Fewer female antiheroes in fiction compared to men, says ‘Gone Girl’ author Gillian Flynn – Times of India

“Gone Girl” author Gillian Flynn says there is a lack of female antiheroes in fiction and this is why her characters, especially women, do not belong to the binary of good or evil. The author, who has also written “Sharp Objects”, is often credited for creating the not-so-perfect and evil-to-the-core women characters that are refreshing to read about. Flynn said the world of literature and cinema is full of male antiheroes but their female counterparts are largely missing from the scene. And she has set out to fill that void.

“It still has a little bit of novel feel to it that you don’t see as many women who are entrusted to be your narrator but who are also not good people. Whereas you pick up any comic book or any great male antihero, it’s a very common thing and a very common theme.

“So I really kind of set about — a little bit on purpose — tackling that because I felt like if we don’t see women in their full range of good to awful, we’re not seeing women truly,” Flynn told during a group interview on Zoom.

The author initially started her career as a critic for a leading publication before becoming a full-time writer with “Sharp Objects” in 2006. However, it was her 2012’s book “Gone Girl” that brought her global fame.

The novel, about a marriage gone horribly wrong, was later turned into a cinematic masterpiece by ace director David Fincher in 2014 with Flynn adapting the screenplay for the Ben Affleck and Rosamund Pike-starrer.

Further acclaim followed when she successfully turned her debut “Sharp Objects” into a 2018 TV series, starring Amy Adams and Patricia Clarkson.

Flynn also worked with Oscar-winning filmmaker Steve McQueen for his 2018 feature “Widows”, about a bunch of widowed women who pulls off a heist to save their lives.

“I think there’s an appreciation I hear all the time from people that they get attached to these characters because they feel real. When I first started writing ‘Sharp Objects’, we got a lot of rejection and a lot of it was based on the idea that men don’t read books about women.

“And women don’t want to read books about women that they can’t root for or find to be role models. But I just kept going, because I just don’t think that’s correct. I think that’s some sort of old assumption that publishing is continuing to hand down.”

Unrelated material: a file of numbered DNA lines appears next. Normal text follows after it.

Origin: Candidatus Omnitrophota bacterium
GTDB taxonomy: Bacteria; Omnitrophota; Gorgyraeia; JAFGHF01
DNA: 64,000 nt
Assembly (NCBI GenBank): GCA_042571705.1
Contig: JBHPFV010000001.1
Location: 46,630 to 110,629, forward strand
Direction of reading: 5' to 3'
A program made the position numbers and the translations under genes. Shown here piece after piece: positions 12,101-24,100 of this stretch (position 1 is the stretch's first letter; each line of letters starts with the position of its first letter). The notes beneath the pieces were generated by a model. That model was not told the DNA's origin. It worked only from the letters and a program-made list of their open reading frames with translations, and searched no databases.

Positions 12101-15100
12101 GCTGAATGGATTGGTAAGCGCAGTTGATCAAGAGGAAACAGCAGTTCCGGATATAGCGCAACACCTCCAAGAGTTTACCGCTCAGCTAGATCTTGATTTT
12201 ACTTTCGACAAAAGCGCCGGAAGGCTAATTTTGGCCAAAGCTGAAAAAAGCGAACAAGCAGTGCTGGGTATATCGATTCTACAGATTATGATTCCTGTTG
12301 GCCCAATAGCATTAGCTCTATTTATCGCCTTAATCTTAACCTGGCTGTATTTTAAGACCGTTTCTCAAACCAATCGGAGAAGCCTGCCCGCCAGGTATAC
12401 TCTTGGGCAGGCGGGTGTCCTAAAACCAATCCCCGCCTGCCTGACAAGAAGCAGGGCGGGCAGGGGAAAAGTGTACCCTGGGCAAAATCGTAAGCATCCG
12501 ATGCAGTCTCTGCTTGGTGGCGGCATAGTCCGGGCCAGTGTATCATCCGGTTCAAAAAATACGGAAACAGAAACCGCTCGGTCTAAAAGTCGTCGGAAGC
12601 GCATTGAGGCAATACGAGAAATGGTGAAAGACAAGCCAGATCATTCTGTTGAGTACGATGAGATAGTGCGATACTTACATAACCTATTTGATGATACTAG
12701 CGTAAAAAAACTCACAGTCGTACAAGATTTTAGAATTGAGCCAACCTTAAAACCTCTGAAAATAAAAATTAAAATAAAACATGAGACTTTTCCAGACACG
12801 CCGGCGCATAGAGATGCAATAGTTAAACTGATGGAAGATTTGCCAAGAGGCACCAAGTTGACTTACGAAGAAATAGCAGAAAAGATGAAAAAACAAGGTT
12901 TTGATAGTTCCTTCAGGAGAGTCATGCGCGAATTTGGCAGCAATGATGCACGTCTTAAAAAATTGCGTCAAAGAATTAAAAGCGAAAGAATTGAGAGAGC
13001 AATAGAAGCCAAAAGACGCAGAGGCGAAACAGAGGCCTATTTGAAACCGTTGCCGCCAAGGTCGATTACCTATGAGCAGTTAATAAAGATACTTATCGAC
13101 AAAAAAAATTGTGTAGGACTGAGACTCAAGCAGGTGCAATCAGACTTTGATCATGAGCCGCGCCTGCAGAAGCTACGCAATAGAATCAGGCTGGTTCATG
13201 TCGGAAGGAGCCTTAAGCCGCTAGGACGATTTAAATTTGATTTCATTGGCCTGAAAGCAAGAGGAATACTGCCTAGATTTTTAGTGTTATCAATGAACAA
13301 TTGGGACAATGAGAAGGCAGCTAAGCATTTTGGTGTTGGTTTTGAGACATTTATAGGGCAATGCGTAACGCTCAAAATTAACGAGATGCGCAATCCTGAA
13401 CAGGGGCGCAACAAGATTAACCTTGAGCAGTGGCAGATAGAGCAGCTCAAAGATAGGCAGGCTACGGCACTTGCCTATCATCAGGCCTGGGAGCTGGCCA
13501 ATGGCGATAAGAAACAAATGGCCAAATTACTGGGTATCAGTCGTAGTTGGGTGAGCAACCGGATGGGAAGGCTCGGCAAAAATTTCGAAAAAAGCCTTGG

Flynn is now back with her Amazon series “Utopia”, which she has adapted from its 2013 British counterpart created by Dennis Kelly.

But this time, it is not the characters that are making the noise but the currentness of the show as it is set against the backdrop of a pandemic in the US.

Those who have seen the show’s trailer can easily spot its eerie resonance with the world which is still reeling from the coronavirus pandemic.

“It was shocking when we started first hearing about this mysterious virus in January. We, Americans, I’ll admit, we weren’t taking it that seriously because it’d been so long since America had such a pandemic. It still seems very much in the realm of science fiction.

“All the more so because we spent all of 2019, filming this very type of incidents. So it seemed completely out of the realm of possibility,” Flynn said.

“Utopia” is centered around a group of conspiracy theorists who find out that a graphic novel has clues about the pandemic that is raging through the US. Along the way, they meet Jessica Hyde, the lead protagonist of the novel.

The show features an ensemble cast of John Cusack, Rainn Wilson, Sasha Lane, Desmin Borges, Dan Byrd, Jessica Rothe, Ashleigh LaThrop and Christopher Denham. It will premiere on Amazon Prime Video on September 25.

Though Flynn had completed the shoot for “Utopia” before the pandemic brought all the production activity in Hollywood to a standstill, she still had to work on editing it remotely from her home.

“Thankfully for the show, we were at a good spot with that and we were all able to kind of go back to our houses and, and just work remotely. But it was very odd as those were the days where we were all just studying the TV to see what was going to happen next.

“So I would always kind of have the news on, even as I was working on the show. At times, I felt like I was switching from looking at a scene from the show to something too familiar. It was like, ‘I really did spend last year doing what I’m now seeing on TV’.”

And while the pandemic was wreaking havoc, Flynn noticed several conspiracy theories floating on social media. One of them, involving billionaire philanthropist Bill Gates, felt closer to the show.

“Seeing just that brought the show’s conspiracy elements to the forefront where John Cusack, who plays the head of a pharmaceutical giant, comes under watch and suspicion.

“Well, what do you know, within a month that was Bill Gates and people believed that Bill Gates had introduced the pandemic so that he could sell a vaccine and this sort of thing. So it was very surreal,” she added.


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